Washington (CNN) -- When presumptive Republican presidential nominee Mitt Romney appears before Latino small-business owners in Washington on Wednesday, he'll address a group whose explosive birth rates foreshadow a seismic political shift in GOP strongholds in the Deep South and Southwest.
"The Republicans' problem is their voters are white, aging and dying off," said David Bositis, a senior research associate at the Joint Center for Political and Economic Studies, who studies minority political engagement.
"There will come a time when they suffer catastrophic losses with the realization of the population changes."
Remember, there was a time, in my lifetime so not too long ago, when Republicans were the liberal party and Democrats were the racist bigots. Had that dynamic not changed, a lot of us would be battling each other right now, defending which party actually was the more liberal.
Hard to believe, I know.
Diversity is a good thing. It generates new ideas and solutions. Look at the Republicans. Their entire platform can be summed up in four words: tax cuts for the rich. This is the same message they've run on since 1980 and on the whole it's been an epic failure, dramatically highlighted by the fact that when Democrats have managed to reverse some of those deep cuts and given them to the middle class, the economy has soared.
The problem with diversity is precisely what the DNC is facing right now. You have Blue Dog Dems and progressive Dems and DLC centrist Dems and the struggle for the soul of the party is going on right now. Our leadership, incluing President Obama but more in Congress (Pelosi and Reid) tout modestly progressive policies with the occasional nod towards populism, but they can't even get the flanks of their party to line up behind them.
It makes one long for the days of an LBJ or even Tip O'Neill, a day when the rank-and-file would join in on a vote.
Republicans have demonstrated that kind of party unity until very recently. The rise of the Teabaggers has seen that unity torn asunder under what amounts to loyalty oaths (Norquist's tax pledges) and threats to primary mavericks like Orrin Hatch and the recently deposed Richard Lugar.
Ironically, it is this demographic shift that makes these pledges and threats untenable. Sure, you might retain a Republican seat but if the electorate around him is shifting to a more Democratic-favorable population, then you lose the long-term battle that a moderate might win (I know, calling Hatch and Lugar "moderates" is a little like calling peanut butter "lubricating").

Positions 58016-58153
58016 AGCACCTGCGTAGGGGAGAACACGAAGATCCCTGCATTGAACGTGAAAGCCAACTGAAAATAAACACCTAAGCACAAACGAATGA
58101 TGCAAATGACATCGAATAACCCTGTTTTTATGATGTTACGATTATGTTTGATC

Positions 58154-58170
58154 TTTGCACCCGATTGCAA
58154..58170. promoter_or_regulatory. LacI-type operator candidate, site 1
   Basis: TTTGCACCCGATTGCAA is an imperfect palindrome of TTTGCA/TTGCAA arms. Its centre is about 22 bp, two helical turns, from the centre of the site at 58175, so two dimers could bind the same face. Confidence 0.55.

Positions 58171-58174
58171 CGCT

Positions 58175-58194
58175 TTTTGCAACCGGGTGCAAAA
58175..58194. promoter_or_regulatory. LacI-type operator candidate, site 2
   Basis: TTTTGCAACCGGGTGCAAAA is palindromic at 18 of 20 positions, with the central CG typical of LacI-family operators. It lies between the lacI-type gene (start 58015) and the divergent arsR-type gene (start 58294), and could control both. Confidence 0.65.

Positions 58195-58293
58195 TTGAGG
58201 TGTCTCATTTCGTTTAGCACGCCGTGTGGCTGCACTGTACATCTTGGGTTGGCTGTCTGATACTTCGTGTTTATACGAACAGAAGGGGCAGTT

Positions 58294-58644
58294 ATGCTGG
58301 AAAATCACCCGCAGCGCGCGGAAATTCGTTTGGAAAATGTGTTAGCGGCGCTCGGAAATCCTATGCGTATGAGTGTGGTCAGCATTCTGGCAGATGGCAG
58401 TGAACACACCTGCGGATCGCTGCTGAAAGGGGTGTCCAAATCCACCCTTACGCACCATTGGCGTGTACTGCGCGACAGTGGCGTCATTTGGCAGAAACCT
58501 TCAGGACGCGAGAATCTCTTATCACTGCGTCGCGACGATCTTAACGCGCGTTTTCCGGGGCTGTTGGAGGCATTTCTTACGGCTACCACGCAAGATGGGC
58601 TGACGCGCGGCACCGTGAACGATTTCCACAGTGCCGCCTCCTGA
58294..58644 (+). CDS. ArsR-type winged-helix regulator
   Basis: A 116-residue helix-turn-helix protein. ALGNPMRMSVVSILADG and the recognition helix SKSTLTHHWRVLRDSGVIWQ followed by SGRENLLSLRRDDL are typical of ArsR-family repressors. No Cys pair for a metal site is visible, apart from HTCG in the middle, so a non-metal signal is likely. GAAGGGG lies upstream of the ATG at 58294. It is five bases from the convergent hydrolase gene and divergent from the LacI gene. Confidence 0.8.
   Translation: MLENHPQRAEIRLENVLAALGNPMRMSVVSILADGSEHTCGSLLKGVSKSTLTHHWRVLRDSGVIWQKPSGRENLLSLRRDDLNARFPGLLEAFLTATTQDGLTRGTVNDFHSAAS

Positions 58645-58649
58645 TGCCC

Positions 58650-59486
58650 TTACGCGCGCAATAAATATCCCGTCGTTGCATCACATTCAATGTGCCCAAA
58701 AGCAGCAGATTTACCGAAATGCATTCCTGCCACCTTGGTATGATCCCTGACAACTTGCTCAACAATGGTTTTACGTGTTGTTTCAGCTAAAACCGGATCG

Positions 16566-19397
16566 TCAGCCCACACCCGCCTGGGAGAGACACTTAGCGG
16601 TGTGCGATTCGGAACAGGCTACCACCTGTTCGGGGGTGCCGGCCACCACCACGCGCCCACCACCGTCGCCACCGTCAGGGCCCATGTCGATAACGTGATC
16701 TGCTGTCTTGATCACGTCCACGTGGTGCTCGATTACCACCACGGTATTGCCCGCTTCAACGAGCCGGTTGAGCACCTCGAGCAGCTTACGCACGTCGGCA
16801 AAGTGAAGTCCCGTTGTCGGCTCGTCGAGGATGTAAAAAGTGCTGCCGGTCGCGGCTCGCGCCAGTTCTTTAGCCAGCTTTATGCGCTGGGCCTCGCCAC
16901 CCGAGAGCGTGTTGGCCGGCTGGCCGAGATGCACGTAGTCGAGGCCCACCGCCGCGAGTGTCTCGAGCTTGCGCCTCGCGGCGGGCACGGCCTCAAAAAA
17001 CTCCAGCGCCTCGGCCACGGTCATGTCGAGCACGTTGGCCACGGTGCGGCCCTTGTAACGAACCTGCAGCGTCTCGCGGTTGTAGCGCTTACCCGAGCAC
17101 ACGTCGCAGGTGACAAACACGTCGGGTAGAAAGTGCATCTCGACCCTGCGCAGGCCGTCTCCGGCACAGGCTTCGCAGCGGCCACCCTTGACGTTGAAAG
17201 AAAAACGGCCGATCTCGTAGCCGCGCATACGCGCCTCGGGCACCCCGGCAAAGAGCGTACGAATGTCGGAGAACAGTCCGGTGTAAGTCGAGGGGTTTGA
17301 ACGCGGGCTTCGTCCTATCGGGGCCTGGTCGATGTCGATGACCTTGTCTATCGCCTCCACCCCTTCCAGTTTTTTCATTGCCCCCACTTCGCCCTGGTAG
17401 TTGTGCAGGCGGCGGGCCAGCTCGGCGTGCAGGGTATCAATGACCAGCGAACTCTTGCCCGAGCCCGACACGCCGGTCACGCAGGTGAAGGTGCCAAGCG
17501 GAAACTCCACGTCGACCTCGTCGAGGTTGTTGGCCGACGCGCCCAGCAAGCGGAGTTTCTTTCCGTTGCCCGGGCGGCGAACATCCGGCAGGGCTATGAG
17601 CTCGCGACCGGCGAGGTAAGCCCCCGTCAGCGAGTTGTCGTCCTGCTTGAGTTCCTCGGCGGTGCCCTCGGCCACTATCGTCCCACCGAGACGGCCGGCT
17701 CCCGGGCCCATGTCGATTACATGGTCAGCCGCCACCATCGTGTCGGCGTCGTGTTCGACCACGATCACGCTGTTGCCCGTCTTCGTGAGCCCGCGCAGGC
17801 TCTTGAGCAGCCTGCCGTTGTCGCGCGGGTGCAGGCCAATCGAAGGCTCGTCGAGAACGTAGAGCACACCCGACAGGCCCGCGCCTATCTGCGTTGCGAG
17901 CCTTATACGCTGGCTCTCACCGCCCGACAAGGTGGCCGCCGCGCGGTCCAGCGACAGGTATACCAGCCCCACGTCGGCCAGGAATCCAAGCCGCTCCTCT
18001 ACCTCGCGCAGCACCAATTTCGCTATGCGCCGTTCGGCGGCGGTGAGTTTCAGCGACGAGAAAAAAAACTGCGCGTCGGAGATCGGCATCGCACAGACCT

Even more ironically, these demographic shifts are occuring in the very states that have gone out of their way to make themselves a) insular and b) refuges for businesses.
That's right. It is the right-to-work states that have seen the largest influx of Latinos, meaning even more job pressure on the residents there. Those Latinos will work even cheaper than the poor white folks, so I expect to see "white-to-work" laws being rammed down the throats of the legislatures in those regions.
After all, look at what happened in Georgia and Alabama when anti-immigrant legislation was passed: crops practically withered and died until Hispanic groups and local farmers pushed back against the legislation.
Really. When the kindest thing your entire party can say about Hispanics is that they'll "self-deport" in the face of challenging economic times (Romney), you've jumped the shark on the entire demographic.
Latinos comprised the fastest-growing demographic in the south and are directly responsible for giving many if not most of the new Congressional seats apportioned to states like Texas and Georgia. Eventually, those groups will demand the political power that comes with this gift. Republicans have done yeoman work to make sure they won't be the party to benefit.
I said that diversity was a good thing, generally, and that means we really need a Republican party, too, but we need one that is vital and vibrant, generating ideas and solutions, not the same old failed mantras parrotted for decades.